Automated voice response (AVR) is a self-service telephone system that interacts with the caller and routes calls to relevant recipients using voice or touch-tone key selection without input from another human.
The number a caller uses when dialling your number, an Direct Inbound Dialling (DID), is the contact point. It is through the DID that the AVR connects to callers. An AVR system can be ordered to manage a specified number of calls simultaneously, depending on the size of the solution.
How an AVR works
AVR helps a caller navigate a telephone system using dual-tone multifunction, sometimes referred to as DTMF tones (the touch tones your phone keypad makes when you press it). Some use voice recognition and artificial intelligence to respond to callers. Although it is present in other markets, voice recognition is currently not feasible in SA. This is because of the different accents we have in English, and that's before you get to the myriad of formal and informal languages. The AI would just get lost in conversation.
An AVR can be used in conjunction with one, or combinations or of the following components:
1. A recorded message
2. On-hold music
3. On-hold advertisement/information
4. A system that directs you to the different departments or functions listed
There are use cases of AVRs, namely:
1. Outbound telephone systems (eg an autodialer): which make calls to human receivers to deliver a message or to connect to another human. Outbound automated phone systems use a bulk input of telephone numbers to place calls and listen for answers. After the system detects a human response, it either plays a pre-recorded message or connects the dialed party with an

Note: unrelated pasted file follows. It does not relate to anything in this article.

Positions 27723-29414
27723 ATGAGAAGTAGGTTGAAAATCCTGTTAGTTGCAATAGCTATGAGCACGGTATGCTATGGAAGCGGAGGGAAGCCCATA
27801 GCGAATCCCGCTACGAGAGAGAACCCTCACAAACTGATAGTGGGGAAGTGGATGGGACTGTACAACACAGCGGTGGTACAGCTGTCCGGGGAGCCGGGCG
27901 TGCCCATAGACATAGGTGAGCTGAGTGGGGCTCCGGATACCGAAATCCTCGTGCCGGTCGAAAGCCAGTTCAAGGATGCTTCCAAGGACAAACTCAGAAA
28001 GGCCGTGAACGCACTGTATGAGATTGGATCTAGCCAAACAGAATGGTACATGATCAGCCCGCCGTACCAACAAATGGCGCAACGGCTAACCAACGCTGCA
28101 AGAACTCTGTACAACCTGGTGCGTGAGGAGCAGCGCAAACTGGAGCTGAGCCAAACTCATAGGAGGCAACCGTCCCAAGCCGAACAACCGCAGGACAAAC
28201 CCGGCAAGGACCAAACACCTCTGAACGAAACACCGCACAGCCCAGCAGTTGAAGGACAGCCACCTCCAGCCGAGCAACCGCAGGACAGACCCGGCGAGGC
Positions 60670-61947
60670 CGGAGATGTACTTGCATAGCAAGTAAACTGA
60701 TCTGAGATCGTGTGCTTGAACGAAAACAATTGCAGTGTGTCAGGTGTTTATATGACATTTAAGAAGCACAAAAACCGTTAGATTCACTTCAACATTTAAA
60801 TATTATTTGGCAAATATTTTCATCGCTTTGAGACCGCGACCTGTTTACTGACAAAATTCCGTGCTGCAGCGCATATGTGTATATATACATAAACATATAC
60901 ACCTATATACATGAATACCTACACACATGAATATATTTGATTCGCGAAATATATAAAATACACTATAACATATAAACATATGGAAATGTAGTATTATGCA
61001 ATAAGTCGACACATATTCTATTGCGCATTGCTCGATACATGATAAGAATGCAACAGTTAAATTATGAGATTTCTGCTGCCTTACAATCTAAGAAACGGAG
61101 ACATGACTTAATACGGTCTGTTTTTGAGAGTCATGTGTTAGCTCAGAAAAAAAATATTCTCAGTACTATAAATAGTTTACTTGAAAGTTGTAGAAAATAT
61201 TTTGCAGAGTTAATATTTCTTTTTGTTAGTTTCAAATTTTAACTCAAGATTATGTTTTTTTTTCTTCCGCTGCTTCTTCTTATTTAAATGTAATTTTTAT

available human agent. Governments usually use them to make announcements or emergency messages. Private companies typically use them for marketing messages or to conduct surveys.
2. Inbound systems: which answer calls from humans and interact with the callers to fulfill their needs or to direct them to a human recipient. The systems typically play a message asking the caller to respond by pressing a button or speaking. Then the automated phone system will play some information, route the caller to another prompt or connect the caller with a human operator, depending on their input.
3. Hybrid systems: can make and receive calls, so they have the characteristics
features from both inbound and outbound systems.
Inbound AVR systems are the most commonly known, for the duration of the article
we will focus on the inbound system types of AVRs.
Benefits of an AVR system
- It reduces the dependence on a switchboard operator. Although small companies may eliminate the role, larger companies will still need an operator to direct callers who are not sure where to go or those who want to go to departments or staff that is not included in the options. Nonetheless, the workload will be substantially less for the human operator.
- It decreases the call congestion at the switchboard, since some or most callers will be able to self-service efficiently.
- It increases inbound call capacity. The company will be able to receive more simultaneous calls and handle them more efficiently.
- It effectively directs each call to the relevant department